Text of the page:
Supreme Court refuses to block Maine's COVID-19 vaccine mandate for health care workers

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The U.S. Supreme Court has rejected an emergency appeal from Maine health care workers to halt a COVID-19 vaccine mandate that took effect Friday.

Health care workers at hospitals and nursing homes throughout the state risk losing their jobs if they are not vaccinated and religious exemptions are not being offered.

Supreme Court Justice nominee Neil Gorsuch listens as he is asked a question by Sen. Mazie Hirono, D-Hawaii, on Capitol Hill in Washington, Wednesday, March 22, 2017, during his confirmation hearing before the Senate Judiciary Committee. (AP Photo/Susan Walsh)
(AP)

Three justices  – Neil Gorsuch, Clarence Thomas and Samuel Alito – signed on to a dissent written by Gorsuch, who suggested they would have adhered to the request from Maine health care workers.

“This case presents an important constitutional question, a serious error, and an irreparable injury,” Gorsuch wrote. “Where many other States have adopted religious exemptions, Maine has charted a different course. There, healthcare workers who have served on the front line of a pandemic for the last 18 months are now being fired and their practices shuttered. All for adhering to their constitutionally protected religious beliefs.”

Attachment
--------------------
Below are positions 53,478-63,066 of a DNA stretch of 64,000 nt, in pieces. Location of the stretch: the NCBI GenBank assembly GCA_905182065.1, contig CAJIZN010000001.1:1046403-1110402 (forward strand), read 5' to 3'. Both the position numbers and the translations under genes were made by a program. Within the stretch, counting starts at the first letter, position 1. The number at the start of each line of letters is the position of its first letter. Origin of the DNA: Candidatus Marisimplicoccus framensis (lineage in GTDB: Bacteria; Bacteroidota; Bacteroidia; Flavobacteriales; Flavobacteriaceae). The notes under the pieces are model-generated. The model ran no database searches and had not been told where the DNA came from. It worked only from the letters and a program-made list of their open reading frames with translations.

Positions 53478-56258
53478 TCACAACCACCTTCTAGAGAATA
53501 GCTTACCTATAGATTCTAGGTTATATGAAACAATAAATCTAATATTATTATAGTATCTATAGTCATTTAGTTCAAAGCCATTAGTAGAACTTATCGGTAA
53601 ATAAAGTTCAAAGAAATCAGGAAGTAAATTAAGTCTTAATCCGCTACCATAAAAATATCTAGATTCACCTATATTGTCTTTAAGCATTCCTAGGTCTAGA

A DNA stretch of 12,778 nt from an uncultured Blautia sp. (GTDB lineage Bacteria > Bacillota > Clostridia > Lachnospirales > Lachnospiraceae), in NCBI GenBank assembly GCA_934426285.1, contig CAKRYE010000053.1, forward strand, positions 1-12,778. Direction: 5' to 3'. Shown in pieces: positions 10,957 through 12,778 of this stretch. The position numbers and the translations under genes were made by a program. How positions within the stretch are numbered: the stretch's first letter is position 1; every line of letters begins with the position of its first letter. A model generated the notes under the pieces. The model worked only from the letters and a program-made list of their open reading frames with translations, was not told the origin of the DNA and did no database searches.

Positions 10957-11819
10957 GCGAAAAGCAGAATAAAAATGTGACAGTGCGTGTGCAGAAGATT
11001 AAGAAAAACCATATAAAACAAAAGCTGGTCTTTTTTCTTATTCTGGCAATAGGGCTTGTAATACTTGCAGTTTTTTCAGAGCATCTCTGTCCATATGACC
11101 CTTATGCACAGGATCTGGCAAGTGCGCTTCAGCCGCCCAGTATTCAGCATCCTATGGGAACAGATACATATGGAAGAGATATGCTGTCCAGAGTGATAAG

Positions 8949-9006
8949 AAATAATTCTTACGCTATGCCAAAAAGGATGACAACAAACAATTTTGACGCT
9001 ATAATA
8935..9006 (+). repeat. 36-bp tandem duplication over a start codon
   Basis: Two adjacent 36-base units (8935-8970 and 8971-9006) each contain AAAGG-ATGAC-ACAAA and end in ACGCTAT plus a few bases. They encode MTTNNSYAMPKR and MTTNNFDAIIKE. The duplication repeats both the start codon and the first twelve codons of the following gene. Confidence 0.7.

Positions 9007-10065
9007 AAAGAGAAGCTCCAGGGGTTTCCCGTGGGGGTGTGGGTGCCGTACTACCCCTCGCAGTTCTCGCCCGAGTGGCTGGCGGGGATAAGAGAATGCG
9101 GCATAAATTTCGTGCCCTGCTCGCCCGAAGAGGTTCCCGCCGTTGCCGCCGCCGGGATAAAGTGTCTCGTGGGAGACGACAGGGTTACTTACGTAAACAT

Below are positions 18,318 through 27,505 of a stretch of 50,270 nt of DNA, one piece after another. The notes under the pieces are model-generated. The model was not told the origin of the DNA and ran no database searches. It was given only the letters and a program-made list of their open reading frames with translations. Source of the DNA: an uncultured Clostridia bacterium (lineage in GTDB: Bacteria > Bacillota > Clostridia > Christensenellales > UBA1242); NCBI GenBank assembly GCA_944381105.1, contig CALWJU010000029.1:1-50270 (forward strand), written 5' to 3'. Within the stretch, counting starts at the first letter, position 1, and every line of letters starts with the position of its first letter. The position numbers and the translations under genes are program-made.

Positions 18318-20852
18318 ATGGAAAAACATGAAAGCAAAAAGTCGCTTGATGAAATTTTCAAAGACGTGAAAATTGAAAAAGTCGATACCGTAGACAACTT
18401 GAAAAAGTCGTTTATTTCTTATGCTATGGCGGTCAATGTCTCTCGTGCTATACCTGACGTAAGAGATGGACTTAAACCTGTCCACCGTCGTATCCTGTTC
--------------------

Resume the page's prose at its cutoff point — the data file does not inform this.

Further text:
Seated from left to right: Justices Samuel A. Alito, Jr. and Clarence Thomas, Chief Justice John G. Roberts, Jr. and Justices Stephen G. Breyer and Sonia Sotomayor. Standing from left to right: Justices Brett M. Kavanaugh, Elena Kagan, Neil M. Gorsuch,and Amy Coney Barrett.  (Photograph by Fred Schilling, Collection of the Supreme Court of the United States)
(Supreme Court of the United States)

“Their plight is worthy of our attention,” Gorsuch added. “I would grant relief.”

In a statement agreeing with the court’s unwillingness to involve itself in the matter, Justice Amy Coney Barrett, who was joined by Justice Brett Kavanaugh, said the court has “discretionary judgment” on whether to take emergency appeals like this and claimed the court was being asked to “grant extraordinary relief.”

Supreme Court nominee Amy Coney Barrett is sworn in during a confirmation hearing before the Senate Judiciary Committee, Monday, Oct. 12, 2020, on Capitol Hill. (AP Photo/Patrick Semansky, Pool)
(AP)

Democratic Gov. Janet Mills ordered Maine’s vaccine requirement. A federal judge in Maine declined to stop the mandate, concluding that a lawsuit was unlikely to succeed. The Oct. 13 decision prompted a flurry of appeals that landed, for a second time, in the Supreme Court.

The Liberty Counsel, which filed the lawsuit, claimed to be representing more than 2,000 health care workers who don’t want to be forcibly vaccinated.

In August, Barrett denied an appeal from students at Indiana University to block the school’s vaccine mandate.

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